When I finally pulled up to the motel at 8 PM, I limped from an overworked right knee that had bounced from pedal to brake. Having to remain constantly vigilant left me shaking, and only now as I write this, some three hours later, am I finally “coming down” and feeling justifiably tired.

The drive was a true horror, and like the guys at U.S. Outpost No. 31, I just wanted to make it to point B and discover some semblance of normalcy again. Every time I had the chance to see a massive hill or mountain before the sky turned black, I thought of The Thing’s opening sequence. After the credits, the great Ennio Morricone score begins, which welcomes us to a creepy, sullen, and doom-ridden world of isolation and oppression. And Carpenter presents us with a sheer rock wall the Norwegians fly their helicopter over in pursuit of a dog. This massive edifice is something those Norwegians will not be able to get over again, and MacReady and company will not be able to scale it as well. The forces against them in The Thing are formidable, relentless, and their uphill battle will be for naught.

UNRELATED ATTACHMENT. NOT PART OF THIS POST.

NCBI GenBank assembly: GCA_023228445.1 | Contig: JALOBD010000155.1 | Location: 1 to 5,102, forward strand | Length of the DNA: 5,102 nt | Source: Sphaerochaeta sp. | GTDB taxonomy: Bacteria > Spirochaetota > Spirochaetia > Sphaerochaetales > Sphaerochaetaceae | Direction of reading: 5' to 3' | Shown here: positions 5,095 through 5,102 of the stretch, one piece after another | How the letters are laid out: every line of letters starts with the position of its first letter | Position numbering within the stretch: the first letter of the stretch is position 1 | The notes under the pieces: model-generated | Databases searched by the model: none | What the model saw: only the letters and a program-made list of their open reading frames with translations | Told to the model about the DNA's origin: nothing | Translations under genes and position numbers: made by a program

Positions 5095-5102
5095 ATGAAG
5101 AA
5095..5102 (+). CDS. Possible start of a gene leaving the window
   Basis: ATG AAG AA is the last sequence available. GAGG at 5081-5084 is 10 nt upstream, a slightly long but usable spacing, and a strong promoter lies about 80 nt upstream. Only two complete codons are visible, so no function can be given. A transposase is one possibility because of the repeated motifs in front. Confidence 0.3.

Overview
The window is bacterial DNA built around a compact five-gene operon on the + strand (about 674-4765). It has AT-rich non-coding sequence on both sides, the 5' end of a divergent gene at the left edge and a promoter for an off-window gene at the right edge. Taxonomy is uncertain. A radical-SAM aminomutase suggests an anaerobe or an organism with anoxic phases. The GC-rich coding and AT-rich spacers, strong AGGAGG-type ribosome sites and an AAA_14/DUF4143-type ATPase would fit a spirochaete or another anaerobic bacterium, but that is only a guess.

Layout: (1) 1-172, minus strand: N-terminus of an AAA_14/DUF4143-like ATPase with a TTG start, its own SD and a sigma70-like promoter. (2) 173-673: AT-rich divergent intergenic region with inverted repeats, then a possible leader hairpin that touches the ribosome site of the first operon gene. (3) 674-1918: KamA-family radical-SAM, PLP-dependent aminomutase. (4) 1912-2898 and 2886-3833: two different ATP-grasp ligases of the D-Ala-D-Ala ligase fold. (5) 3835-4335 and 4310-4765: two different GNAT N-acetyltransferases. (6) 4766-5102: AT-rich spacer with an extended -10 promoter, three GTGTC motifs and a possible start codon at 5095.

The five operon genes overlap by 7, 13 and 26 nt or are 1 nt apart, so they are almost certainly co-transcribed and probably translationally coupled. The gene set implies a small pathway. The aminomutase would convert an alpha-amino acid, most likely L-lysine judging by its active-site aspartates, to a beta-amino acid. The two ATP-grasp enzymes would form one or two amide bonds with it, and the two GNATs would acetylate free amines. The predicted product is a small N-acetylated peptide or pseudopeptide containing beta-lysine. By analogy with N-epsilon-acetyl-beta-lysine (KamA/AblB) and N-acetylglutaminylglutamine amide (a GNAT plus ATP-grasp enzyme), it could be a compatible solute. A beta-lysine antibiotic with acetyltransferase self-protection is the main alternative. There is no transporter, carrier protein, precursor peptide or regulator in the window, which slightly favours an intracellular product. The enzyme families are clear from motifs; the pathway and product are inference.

I’m happy to have squared off against mountains and hills full of snow, ice, wind, and countless road hazards. I’m in a decent motel with a warm bed to dive into after I indulge in a steaming hot shower. I’m no longer a thousand miles from nowhere but nine-hours away from my beautiful wife and our pups in Seattle. One final ride from Montana through Idaho and into Washington will not be the end of a nearly 3,000-mile journey, but the beginning of a new one.

(Photo from “Warrior Trail Highway” (Route 212) near Broadus, Montana. Taken from Billy Crash’s iPhone 5.)

8 Replies to “Highways of Horror – Day V”

  1. This was intense and wonderfully written, Bill. I felt like I was on the edge of my seat there beside you with my hands gripping the dash. Have a safe last leg of your journey and a warm and happy reunion with your beautiful wife!

  2. You are an AWESOME writer, Bill. Thanks for sharing your journey with us. I’m so glad you got to have this adventure!